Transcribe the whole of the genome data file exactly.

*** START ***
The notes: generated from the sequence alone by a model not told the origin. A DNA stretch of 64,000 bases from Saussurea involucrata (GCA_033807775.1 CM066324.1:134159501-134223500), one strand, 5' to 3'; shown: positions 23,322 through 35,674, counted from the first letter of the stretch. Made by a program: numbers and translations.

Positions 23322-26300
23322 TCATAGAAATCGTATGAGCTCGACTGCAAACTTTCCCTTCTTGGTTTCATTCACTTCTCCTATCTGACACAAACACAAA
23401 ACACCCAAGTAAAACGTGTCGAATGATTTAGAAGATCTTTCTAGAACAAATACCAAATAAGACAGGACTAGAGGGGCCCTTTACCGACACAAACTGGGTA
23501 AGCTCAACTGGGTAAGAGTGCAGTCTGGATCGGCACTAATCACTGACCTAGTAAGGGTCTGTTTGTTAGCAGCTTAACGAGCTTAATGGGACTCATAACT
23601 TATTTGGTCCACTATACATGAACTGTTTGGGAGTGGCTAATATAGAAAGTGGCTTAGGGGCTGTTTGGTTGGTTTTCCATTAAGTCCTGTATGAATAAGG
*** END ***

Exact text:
The notes: generated from the sequence alone by a model not told the origin. A DNA stretch of 64,000 bases from Saussurea involucrata (GCA_033807775.1 CM066324.1:134159501-134223500), one strand, 5' to 3'; shown: positions 23,322 through 35,674, counted from the first letter of the stretch. Made by a program: numbers and translations.

Positions 23322-26300
23322 TCATAGAAATCGTATGAGCTCGACTGCAAACTTTCCCTTCTTGGTTTCATTCACTTCTCCTATCTGACACAAACACAAA
23401 ACACCCAAGTAAAACGTGTCGAATGATTTAGAAGATCTTTCTAGAACAAATACCAAATAAGACAGGACTAGAGGGGCCCTTTACCGACACAAACTGGGTA
23501 AGCTCAACTGGGTAAGAGTGCAGTCTGGATCGGCACTAATCACTGACCTAGTAAGGGTCTGTTTGTTAGCAGCTTAACGAGCTTAATGGGACTCATAACT
23601 TATTTGGTCCACTATACATGAACTGTTTGGGAGTGGCTAATATAGAAAGTGGCTTAGGGGCTGTTTGGTTGGTTTTCCATTAAGTCCTGTATGAATAAGG